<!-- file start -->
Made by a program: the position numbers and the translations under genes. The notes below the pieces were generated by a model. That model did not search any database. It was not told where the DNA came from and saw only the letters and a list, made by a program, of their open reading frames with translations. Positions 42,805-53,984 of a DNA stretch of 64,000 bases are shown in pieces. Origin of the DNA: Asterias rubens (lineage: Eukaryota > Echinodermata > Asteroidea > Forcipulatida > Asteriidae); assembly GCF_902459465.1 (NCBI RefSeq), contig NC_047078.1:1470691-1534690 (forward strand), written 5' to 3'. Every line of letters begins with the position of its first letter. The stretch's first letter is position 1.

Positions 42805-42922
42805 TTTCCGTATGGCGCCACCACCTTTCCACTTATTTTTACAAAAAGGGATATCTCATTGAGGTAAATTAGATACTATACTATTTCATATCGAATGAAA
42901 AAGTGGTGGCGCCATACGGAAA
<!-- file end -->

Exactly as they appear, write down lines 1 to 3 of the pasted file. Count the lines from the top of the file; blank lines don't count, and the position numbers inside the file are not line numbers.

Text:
Made by a program: the position numbers and the translations under genes. The notes below the pieces were generated by a model. That model did not search any database. It was not told where the DNA came from and saw only the letters and a list, made by a program, of their open reading frames with translations. Positions 42,805-53,984 of a DNA stretch of 64,000 bases are shown in pieces. Origin of the DNA: Asterias rubens (lineage: Eukaryota > Echinodermata > Asteroidea > Forcipulatida > Asteriidae); assembly GCF_902459465.1 (NCBI RefSeq), contig NC_047078.1:1470691-1534690 (forward strand), written 5' to 3'. Every line of letters begins with the position of its first letter. The stretch's first letter is position 1.

Positions 42805-42922
42805 TTTCCGTATGGCGCCACCACCTTTCCACTTATTTTTACAAAAAGGGATATCTCATTGAGGTAAATTAGATACTATACTATTTCATATCGAATGAAA